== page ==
From 1614 to 1638, Jan Mayen was used as a whaling base by the Dutch Noordsche Compagnie, which had effectively monopolized whaling in most of the Arctic Sea over those years. It took ships about three weeks to reach the island from the Netherlands. By 1616, 200 men were seasonally living and working on the island and over 10 Dutch ships hunted in the bays of the island each year. By the 1620s, six whaling stations had been established (spread along the NW coast), with wooden storehouses and dwellings and large brick furnaces, and two fortresses with batteries to protect the stations. Among the sailors active at Jan Mayen was the later admiral Michiel Adriaensz de Ruyter. In 1632, at the age of 26, he was for the first time listed as an officer and his last whaling trip was in 1635.
In 1632 the Noordsche Compagnie expelled the Danish-employed Basque whalers from Spitsbergen. In revenge, the latter sailed to Jan Mayen, where the Dutch had left for the winter, to plunder the Dutch equipment and burn down the settlements and factories. Captain Outger Jacobsz of Grootebroek was asked to stay the next winter (1633/34) on Jan Mayen with six shipmates to defend the island. While a group with the same task survived the winter on Spitsbergen, all seven on Jan Mayen died of scurvy or trichinosis (from eating raw polar bear meat) combined with the harsh conditions.
The Greenland right whale was locally hunted to near extinction around 1640 (approximately 1000 had been killed and processed on the island), at which time Jan Mayen was abandoned and stayed uninhabited for two-and-a-half centuries.
19th and 20th century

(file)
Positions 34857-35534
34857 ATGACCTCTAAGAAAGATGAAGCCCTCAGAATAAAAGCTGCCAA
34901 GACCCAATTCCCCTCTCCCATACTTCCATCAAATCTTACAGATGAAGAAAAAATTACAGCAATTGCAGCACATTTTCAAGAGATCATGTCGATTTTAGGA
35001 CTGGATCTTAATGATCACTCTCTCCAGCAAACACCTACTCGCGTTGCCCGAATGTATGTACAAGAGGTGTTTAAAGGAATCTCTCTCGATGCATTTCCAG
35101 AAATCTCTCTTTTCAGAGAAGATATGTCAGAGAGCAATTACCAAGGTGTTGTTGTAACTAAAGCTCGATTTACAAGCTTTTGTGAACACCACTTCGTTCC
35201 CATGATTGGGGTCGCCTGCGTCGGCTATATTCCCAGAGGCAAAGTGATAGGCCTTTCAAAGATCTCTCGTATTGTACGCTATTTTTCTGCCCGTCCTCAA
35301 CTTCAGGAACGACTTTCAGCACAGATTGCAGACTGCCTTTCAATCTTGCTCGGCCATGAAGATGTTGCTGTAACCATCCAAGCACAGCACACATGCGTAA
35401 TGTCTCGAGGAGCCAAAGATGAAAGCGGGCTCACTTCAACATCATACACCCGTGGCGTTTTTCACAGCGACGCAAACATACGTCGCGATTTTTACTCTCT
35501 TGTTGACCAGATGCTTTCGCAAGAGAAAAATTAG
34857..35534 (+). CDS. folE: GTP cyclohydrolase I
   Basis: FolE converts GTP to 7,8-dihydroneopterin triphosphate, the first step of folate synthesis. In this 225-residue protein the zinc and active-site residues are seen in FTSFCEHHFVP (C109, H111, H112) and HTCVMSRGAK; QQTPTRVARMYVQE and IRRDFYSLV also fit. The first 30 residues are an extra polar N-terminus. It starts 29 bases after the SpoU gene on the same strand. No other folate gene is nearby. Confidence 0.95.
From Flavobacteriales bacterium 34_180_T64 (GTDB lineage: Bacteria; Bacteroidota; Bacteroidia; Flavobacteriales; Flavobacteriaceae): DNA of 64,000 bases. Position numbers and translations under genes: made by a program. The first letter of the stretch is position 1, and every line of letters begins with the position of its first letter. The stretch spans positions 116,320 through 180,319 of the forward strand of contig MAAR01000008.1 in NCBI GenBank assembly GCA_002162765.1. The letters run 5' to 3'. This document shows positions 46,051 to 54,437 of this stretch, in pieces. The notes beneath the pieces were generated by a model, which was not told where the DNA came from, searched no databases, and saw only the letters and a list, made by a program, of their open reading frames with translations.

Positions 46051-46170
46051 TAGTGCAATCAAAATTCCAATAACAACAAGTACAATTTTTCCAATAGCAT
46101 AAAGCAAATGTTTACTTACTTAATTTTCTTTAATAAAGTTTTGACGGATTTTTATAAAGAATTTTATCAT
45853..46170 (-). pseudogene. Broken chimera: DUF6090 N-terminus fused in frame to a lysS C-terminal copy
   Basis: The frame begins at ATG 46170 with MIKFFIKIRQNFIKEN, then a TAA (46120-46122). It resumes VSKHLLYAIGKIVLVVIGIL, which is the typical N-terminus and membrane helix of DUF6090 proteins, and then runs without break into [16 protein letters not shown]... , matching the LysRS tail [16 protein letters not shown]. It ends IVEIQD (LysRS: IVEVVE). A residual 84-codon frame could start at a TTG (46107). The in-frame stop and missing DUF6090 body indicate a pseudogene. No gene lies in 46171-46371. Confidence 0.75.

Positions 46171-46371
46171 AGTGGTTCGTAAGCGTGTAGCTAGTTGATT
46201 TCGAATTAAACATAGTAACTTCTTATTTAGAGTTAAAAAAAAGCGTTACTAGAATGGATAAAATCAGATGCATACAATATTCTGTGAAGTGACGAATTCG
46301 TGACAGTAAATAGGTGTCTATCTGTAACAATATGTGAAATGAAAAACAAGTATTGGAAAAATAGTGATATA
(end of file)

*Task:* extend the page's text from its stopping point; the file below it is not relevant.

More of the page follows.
During the International Polar Year 1882-83 an Austro-Hungarian expedition stayed one year at Jan Mayen and performed extensive mapping of the area, their maps being used until the 1950s. Between 1900 and 1920, there were also a number of Norwegian trappers, spending the winters on Jan Mayen, hunting white and blue foxes in addition to some polar bears. But the exploitation soon made the profits decline, and the hunting ended.
The first meteorological station was opened in 1921 by the Norwegian Meteorological Institute, who annexed the island in 1922 for Norway. By law of February 27, 1930 the island was made part of the Kingdom of Norway. During World War II Jan Mayen was not occupied by Germans as continental Norway was in 1940, but still the meteorologists chose to burn down the station. In 1941, they returned with soldiers to rebuild the station. On 7 August 1942 a German Focke-Wulf Fw 200 “Condor”, probably on a mission to bomb the station, smashed into the mountainside of Danielsenkrateret near it in fog, killing all 9 crewmembers. In 1950, wreck of another German plane with 4 crewmembers was discovered on the south-west side of the island. In 1943, the Americans established a radio locating station named Atlantic City in the north to try to locate German radio bases in Greenland.
After the war the meteorological station was located at Atlantic City, but moved in 1949 to a new location. Radio Jan Mayen also served as an important radio station for ship traffic in the Arctic Ocean. In 1959, NATO decided to build the LORAN-C network in the Atlantic Ocean, and one of the transmitters had to be on Jan Mayen. By 1961, the new military installations, including a new air field was operational.
For some time scientists doubted if there could be any activity in the volcano Beerenberg, but in 1970 the volcano erupted, and added another three square kilometres (1.2 sq mi) of land mass to the island during the three to four weeks it lasted. It had more eruptions in 1973 and most recently in 1985. During an eruption the sea temperature around the island may increase from just above freezing to about 30 Celsius degrees (86 °F).
Historic stations and huts on the island are Hoyberg, Vera, Olsbu, Puppebu (cabin), Gamlemetten or Gamlestasjonen (the old weather station), Jan Mayen Radio, Helenehytta, Margarethhytta, and Ulla (a cabin at the foot of the Beerenberg).